“Arrangement” — it’s such a good word; and better than “compromise.” More active, less automatic.
I wish I could tell Azad that three years is not enough time for people to learn how to live with “many voices,” but 220 years doesn’t seem to be enough time either, based on the American experience.
The hot-button issue Iraqi Kurdistan concerns Article 140 of the Iraqi constitution. It guarantees a referendum for Kirkuk. This cosmopolitan city can choose to align itself with the three Kurdish provinces that surround it on three sides. Or it can remain aligned with Baghdad and the central government to the south.
Kirkuk represents a microcosm of Iraq. It’s home to a mixed bag of traditions and ethnicities. Many sorts of people have lived side-by-side there, peaceably and for generations. But this sort of diversity has fallen on hard times in Iraq. People prefer “one voice.”
The so-called “Surge” has succeeded in large part because of a unified effort between military, police, and tribal authorities to move people into safer neighborhoods. That has meant moving them to areas already dominated by their own tribe or sect. Neighborhoods have been “cleansed” of minority voices. Baghdad has become more civil as it has been made into less of a society. Kirkuk resists this strategy, and hopes to reverse it.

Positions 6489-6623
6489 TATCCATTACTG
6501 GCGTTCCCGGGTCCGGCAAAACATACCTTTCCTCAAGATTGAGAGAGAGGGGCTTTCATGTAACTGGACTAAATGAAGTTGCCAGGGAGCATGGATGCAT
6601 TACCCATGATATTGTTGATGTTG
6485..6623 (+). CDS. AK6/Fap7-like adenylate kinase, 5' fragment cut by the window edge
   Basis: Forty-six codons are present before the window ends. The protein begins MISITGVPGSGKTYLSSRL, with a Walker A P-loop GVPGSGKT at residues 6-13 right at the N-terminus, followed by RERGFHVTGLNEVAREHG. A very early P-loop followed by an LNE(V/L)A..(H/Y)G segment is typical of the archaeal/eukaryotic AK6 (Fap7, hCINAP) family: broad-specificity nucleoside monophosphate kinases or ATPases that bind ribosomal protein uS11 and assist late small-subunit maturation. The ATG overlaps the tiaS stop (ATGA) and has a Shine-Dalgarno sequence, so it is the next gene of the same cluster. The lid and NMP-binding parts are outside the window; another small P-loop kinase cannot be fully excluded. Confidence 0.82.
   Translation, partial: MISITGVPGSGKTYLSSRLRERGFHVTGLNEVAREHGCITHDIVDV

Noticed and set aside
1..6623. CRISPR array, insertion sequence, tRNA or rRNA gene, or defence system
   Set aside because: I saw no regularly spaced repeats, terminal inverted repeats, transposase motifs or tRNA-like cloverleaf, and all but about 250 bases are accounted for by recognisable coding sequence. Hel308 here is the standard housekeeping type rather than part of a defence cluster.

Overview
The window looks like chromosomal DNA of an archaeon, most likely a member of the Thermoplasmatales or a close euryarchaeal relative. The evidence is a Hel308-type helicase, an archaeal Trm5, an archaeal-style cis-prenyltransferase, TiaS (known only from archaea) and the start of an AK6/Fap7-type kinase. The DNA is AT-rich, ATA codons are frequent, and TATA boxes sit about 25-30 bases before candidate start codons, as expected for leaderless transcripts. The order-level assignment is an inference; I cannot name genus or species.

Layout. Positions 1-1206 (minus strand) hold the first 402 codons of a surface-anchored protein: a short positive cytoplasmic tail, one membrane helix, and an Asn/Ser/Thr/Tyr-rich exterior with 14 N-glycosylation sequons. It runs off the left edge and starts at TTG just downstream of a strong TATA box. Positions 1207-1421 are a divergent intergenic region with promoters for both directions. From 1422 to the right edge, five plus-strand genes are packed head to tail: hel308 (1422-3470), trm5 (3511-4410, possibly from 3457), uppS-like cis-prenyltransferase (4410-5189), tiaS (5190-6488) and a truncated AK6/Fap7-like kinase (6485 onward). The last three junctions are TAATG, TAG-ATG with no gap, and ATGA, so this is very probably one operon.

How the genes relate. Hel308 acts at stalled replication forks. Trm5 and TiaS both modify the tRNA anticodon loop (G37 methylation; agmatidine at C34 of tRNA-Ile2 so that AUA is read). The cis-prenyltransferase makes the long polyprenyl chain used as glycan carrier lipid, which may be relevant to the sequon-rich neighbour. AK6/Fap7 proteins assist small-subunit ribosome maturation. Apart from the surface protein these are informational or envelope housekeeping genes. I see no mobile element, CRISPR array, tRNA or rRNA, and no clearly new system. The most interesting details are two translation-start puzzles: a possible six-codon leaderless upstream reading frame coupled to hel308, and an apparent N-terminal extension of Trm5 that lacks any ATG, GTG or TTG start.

Does talk radio help or hurt? I can’t tell.
Kurds want Kirkuk to show the way to a truly democratic city and eventually an independent democratic state. But then, Baghdad could lose 40 percent of its oil revenues. Neighboring countries worry what expansive visions might take hold in Kurdistan if it became suddenly wealthy. Ethnic cleansing as payback by the Kurds is an international concern.
The taxi passes a line of cars, snaking onto the road and backed up for half a mile or more. “Petrol,” Azad mutters. “The state sells gas, and it’s cheaper but there’s not enough. People wait half a day to fill their tank. Or you can buy at a higher price from middlemen.” They line the road like lemonade stands, one chair under an umbrella beside rows of five-gallon containers, each filled with yellowish liquid. “The dealers come mostly from Iran, and the quality is not always good. You have to taste it first if you buy on the street.”